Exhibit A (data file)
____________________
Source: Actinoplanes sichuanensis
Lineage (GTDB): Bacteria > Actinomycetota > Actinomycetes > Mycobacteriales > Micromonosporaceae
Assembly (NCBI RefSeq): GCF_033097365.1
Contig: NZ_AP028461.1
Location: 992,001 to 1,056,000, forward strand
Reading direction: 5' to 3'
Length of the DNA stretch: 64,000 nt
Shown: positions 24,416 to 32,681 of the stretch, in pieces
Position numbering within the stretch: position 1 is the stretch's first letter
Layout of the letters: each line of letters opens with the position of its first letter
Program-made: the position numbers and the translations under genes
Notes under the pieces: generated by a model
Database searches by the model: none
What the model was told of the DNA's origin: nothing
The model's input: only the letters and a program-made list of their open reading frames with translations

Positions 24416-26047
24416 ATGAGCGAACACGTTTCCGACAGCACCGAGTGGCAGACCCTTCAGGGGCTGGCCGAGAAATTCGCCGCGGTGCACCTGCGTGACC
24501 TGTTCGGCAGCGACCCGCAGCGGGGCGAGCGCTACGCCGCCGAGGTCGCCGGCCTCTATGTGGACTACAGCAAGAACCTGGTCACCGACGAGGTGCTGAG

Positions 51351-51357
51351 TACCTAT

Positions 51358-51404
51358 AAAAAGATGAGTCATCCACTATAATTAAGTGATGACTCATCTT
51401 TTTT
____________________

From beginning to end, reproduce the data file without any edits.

Source: Actinoplanes sichuanensis
Lineage (GTDB): Bacteria > Actinomycetota > Actinomycetes > Mycobacteriales > Micromonosporaceae
Assembly (NCBI RefSeq): GCF_033097365.1
Contig: NZ_AP028461.1
Location: 992,001 to 1,056,000, forward strand
Reading direction: 5' to 3'
Length of the DNA stretch: 64,000 nt
Shown: positions 24,416 to 32,681 of the stretch, in pieces
Position numbering within the stretch: position 1 is the stretch's first letter
Layout of the letters: each line of letters opens with the position of its first letter
Program-made: the position numbers and the translations under genes
Notes under the pieces: generated by a model
Database searches by the model: none
What the model was told of the DNA's origin: nothing
The model's input: only the letters and a program-made list of their open reading frames with translations

Positions 24416-26047
24416 ATGAGCGAACACGTTTCCGACAGCACCGAGTGGCAGACCCTTCAGGGGCTGGCCGAGAAATTCGCCGCGGTGCACCTGCGTGACC
24501 TGTTCGGCAGCGACCCGCAGCGGGGCGAGCGCTACGCCGCCGAGGTCGCCGGCCTCTATGTGGACTACAGCAAGAACCTGGTCACCGACGAGGTGCTGAG

Positions 51351-51357
51351 TACCTAT

Positions 51358-51404
51358 AAAAAGATGAGTCATCCACTATAATTAAGTGATGACTCATCTT
51401 TTTT